A day after news surfaced of an attempted rape on Metrorail, members of a House committee called for more transparency when crimes occur on the transit system.
WASHINGTON — A day after news surfaced of an attempted rape on Metrorail, members of a House committee called for more transparency when crimes occur on the transit system.
Metro General Manager Paul Wiedefeld testified before the House Transportation Committee Tuesday about what he is doing to make Metro run better after a series of safety lapses as well as its major program to revamp and improve the system.
During the hearing, Rep. Barbara Comstock, R-Va., pressed Wiedefeld about a reported sexual assault and rape that happened on a Glenmont-bound Red Line train on April 12. While the incident happened more than a month ago, it didn’t come to light until Monday.
Metro’s surveillance video from the Glenmont station helped identify the suspect, who was promptly arrested. Wiedefeld said since it was solved quickly, notice of it was not made right away.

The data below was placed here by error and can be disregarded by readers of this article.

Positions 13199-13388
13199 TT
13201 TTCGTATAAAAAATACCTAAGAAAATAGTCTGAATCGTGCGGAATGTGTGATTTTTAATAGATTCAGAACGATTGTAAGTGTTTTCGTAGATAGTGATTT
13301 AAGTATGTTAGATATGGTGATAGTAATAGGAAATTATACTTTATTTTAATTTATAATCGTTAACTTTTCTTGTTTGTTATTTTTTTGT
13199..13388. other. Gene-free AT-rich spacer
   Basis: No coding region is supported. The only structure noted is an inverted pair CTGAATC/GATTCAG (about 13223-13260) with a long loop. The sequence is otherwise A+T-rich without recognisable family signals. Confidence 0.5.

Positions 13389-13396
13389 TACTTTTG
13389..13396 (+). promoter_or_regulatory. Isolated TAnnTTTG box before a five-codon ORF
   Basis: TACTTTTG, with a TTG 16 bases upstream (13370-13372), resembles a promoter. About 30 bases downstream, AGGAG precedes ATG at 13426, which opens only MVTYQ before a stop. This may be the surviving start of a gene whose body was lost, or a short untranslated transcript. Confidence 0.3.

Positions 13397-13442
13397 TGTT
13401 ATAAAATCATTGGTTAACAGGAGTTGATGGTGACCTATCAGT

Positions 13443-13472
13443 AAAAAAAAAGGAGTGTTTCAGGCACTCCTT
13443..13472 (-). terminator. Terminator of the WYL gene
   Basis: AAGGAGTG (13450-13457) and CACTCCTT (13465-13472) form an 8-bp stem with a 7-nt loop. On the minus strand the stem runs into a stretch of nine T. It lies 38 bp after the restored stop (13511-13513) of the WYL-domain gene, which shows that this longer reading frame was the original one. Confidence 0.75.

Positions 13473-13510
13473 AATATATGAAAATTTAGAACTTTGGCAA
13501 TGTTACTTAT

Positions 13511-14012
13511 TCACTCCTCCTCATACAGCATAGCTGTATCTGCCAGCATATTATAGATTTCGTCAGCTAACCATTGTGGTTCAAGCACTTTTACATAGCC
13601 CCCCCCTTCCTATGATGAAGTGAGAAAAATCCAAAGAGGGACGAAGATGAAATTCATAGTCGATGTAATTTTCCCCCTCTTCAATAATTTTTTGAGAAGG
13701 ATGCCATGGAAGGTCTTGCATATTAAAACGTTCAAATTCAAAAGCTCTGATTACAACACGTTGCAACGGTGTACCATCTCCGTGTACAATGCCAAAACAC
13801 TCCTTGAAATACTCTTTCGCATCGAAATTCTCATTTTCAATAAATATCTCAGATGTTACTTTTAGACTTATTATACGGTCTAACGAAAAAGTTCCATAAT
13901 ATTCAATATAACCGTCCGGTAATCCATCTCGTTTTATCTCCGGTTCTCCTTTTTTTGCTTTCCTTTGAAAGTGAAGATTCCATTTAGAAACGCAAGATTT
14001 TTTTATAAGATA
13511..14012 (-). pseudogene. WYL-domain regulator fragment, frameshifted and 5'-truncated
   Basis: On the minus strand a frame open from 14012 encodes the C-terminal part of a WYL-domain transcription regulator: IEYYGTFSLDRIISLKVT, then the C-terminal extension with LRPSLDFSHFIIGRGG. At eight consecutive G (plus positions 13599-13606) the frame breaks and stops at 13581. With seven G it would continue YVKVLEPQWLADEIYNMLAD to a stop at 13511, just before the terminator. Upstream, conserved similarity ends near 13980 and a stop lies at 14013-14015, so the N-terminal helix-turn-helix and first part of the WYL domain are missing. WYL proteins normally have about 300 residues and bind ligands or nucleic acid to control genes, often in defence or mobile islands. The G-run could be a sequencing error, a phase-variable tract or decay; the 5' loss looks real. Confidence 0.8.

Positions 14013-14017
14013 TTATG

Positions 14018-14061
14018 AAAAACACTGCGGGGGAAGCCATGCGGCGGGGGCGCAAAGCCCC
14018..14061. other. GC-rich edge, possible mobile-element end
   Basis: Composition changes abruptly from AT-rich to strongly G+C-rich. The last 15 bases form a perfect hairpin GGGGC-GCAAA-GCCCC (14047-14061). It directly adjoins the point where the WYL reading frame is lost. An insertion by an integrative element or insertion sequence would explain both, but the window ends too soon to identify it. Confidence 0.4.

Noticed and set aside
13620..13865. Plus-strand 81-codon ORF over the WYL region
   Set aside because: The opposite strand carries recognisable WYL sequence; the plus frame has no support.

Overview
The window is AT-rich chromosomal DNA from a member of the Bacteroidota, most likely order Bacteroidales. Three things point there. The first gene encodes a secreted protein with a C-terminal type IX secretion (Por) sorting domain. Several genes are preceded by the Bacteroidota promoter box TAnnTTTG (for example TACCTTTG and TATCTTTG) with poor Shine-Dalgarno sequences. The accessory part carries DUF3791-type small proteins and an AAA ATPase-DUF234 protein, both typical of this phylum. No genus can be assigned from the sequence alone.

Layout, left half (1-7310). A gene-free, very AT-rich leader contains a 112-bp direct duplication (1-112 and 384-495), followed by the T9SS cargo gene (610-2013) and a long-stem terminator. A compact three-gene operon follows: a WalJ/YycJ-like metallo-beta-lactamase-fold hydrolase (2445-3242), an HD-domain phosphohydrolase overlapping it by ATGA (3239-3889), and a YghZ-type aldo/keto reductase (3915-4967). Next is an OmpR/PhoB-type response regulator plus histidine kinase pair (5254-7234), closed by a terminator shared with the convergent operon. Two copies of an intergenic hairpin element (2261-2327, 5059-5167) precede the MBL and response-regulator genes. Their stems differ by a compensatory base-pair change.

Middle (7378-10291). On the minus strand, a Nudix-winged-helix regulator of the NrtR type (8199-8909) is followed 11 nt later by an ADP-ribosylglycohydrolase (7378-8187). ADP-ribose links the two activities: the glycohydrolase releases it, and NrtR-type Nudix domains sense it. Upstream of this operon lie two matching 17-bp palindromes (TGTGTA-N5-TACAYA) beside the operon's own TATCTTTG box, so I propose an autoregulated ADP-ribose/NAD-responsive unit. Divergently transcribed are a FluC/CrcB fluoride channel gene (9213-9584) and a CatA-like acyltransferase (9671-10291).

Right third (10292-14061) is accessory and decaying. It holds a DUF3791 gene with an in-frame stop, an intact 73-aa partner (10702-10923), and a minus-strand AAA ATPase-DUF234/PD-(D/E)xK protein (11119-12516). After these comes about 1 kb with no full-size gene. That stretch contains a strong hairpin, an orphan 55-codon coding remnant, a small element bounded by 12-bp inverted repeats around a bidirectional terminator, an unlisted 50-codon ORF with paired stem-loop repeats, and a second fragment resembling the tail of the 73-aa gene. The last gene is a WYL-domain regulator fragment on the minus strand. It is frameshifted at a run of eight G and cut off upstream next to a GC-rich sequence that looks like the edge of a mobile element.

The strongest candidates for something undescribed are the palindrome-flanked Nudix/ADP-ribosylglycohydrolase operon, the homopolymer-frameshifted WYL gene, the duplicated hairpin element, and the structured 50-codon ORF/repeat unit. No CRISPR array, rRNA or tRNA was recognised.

“While that was resolved quickly, the public at large did not know about it, and reading the blog, that’s something that everyone is concerned about,” Comstock said.
Comstock urged immediate notification through social media, and Wiedefeld promised to do that.
Lawmakers criticized the transit agency for its operations and costs, but Wiedefeld was generally given respectful — even friendly — treatment.
“This is a certificate of appreciation, and I’ll probably make these into gold, silver and bronze. You’re going to get a silver since you actually responded since March 18 and took action and fired people,” Mica said.